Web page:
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OLED Film Could Provide Cheap Night Vision For Cars 120

thecarchik writes "Night vision systems are already available in the higher-end luxury sedans from companies like Toyota, Volvo, BMW, and Mercedes-Benz. It's expensive technology that few drivers can afford, and at $4,000 for the system without a display, it's a pricey upgrade. That may all change soon, as DARPA-funded scientists have developed a cheap way to turn any infrared light into visible light with a thin film."

Genetic Disorder Removes Racial Bias and Social Fear 319

People who suffer from a rare genetic disorder called Williams Syndrome have a complete lack of social fear. They experience no anxiety or concerns about meeting new people or being put into any social situation, and a new study by Andreia Santos suggests that they also don't have any racial bias. From the article: "Typically, children start overtly gravitating towards their own ethnic groups from the tender age of three. Groups of people from all over the globe and all sorts of cultures show these biases. Even autistic children, who can have severe difficulties with social relationships, show signs of racial stereotypes. But Santos says that the Williams syndrome kids are the first group of humans devoid of such racial bias, although, as we’ll see, not everyone agrees."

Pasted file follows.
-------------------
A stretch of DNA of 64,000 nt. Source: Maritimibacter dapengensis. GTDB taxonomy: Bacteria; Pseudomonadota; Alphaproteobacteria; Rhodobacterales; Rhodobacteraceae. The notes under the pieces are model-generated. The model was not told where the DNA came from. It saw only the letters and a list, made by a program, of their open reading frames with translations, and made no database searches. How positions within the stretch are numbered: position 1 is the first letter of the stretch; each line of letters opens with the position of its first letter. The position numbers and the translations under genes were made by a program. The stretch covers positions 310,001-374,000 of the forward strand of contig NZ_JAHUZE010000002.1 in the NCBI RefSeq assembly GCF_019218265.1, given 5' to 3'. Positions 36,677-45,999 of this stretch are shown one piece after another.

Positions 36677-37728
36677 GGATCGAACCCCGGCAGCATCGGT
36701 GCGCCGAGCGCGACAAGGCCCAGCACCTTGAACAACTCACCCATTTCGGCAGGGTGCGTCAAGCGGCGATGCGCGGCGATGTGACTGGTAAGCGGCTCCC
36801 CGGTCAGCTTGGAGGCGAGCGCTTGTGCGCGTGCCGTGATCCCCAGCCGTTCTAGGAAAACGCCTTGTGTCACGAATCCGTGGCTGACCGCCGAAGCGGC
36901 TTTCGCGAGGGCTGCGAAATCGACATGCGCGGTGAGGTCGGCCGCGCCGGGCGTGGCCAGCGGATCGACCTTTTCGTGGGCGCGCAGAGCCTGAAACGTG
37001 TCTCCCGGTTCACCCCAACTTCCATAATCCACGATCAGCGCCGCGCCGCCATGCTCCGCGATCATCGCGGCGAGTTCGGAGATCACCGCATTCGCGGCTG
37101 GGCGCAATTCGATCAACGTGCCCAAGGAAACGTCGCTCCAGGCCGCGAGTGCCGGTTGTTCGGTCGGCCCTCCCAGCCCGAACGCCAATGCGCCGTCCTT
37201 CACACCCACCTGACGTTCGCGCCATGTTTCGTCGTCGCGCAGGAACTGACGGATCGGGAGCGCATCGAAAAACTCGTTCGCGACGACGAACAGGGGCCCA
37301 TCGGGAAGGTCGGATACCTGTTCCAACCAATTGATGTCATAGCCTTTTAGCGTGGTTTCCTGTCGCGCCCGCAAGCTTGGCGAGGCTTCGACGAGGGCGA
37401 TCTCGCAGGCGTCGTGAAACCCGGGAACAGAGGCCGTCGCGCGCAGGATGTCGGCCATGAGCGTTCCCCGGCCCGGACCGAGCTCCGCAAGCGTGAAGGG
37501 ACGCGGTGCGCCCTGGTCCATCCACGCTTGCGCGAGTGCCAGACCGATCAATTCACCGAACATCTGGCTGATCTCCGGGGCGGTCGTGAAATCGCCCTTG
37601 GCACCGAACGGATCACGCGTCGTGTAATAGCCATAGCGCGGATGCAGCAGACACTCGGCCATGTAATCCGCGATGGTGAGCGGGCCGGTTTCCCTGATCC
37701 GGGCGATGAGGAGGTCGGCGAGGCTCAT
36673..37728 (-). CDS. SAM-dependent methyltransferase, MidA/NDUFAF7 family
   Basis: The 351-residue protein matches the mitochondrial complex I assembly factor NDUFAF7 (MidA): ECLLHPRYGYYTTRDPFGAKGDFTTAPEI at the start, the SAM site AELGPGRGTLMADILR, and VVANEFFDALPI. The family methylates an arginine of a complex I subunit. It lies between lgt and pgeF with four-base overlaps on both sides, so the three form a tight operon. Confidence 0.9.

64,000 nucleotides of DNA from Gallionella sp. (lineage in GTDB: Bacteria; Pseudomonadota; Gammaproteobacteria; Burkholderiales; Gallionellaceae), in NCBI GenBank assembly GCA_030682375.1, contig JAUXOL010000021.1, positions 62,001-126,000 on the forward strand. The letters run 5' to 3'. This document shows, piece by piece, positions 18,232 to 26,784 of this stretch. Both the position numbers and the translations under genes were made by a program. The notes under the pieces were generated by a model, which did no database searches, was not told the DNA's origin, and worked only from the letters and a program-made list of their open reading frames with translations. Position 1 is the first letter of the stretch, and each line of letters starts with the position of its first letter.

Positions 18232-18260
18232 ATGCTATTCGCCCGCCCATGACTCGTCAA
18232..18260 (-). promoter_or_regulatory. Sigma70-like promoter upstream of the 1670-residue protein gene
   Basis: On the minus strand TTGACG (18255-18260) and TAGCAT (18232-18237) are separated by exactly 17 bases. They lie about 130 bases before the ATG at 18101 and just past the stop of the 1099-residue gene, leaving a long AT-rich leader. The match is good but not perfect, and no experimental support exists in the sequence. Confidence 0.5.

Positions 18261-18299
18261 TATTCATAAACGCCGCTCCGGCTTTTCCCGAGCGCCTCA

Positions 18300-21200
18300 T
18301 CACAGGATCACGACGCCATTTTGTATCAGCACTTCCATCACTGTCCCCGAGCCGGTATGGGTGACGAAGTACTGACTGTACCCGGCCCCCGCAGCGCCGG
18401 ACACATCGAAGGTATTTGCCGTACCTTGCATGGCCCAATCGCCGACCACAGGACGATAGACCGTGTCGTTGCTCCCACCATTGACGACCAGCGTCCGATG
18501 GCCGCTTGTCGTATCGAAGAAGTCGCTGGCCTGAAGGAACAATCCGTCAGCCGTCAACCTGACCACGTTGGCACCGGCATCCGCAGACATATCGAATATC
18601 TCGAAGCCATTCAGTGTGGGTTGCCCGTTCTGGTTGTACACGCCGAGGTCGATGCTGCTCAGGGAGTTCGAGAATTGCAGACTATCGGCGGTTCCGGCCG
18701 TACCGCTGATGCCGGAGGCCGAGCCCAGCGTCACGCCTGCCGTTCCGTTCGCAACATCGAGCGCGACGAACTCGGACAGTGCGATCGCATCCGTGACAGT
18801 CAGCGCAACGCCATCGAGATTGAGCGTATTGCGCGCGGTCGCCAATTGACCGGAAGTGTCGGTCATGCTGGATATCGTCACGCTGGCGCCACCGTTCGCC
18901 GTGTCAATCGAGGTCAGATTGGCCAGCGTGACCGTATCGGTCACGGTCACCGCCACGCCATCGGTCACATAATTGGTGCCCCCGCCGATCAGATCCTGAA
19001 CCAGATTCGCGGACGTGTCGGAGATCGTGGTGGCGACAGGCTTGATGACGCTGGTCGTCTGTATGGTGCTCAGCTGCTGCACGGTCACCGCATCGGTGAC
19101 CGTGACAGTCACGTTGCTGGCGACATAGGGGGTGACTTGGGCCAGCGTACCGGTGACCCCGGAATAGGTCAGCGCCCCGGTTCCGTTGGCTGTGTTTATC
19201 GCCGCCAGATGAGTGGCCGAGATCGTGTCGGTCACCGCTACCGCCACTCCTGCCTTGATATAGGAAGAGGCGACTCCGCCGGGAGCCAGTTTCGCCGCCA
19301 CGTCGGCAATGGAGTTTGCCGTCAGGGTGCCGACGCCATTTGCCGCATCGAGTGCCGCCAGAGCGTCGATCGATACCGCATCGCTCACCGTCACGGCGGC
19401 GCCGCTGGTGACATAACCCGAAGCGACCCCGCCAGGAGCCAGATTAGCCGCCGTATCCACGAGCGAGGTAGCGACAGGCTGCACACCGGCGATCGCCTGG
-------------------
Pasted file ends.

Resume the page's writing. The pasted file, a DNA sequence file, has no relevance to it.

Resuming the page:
Scientists Discover Booze That Won't Give You a Hangover 334

Kwang-il Kwon and Hye Gwang Jeong of Chungnam National University have discovered that drinking alcohol with oxygen bubbles added leads to fewer hangovers and a shorter sobering up time. People drinking the bubbly booze sobered up 20-30 minutes faster and had less severe and fewer hangovers than people who drank the non-fizzy stuff. Kwon said: "The oxygen-enriched alcohol beverage reduces plasma alcohol concentrations faster than a normal dissolved-oxygen alcohol beverage does. This could provide both clinical and real-life significance. The oxygen-enriched alcohol beverage would allow individuals to become sober faster, and reduce the side effects of acetaldehyde without a significant difference in alcohol's effects. Furthermore, the reduced time to a lower BAC may reduce alcohol-related accidents."

Breaking the Squid Barrier 126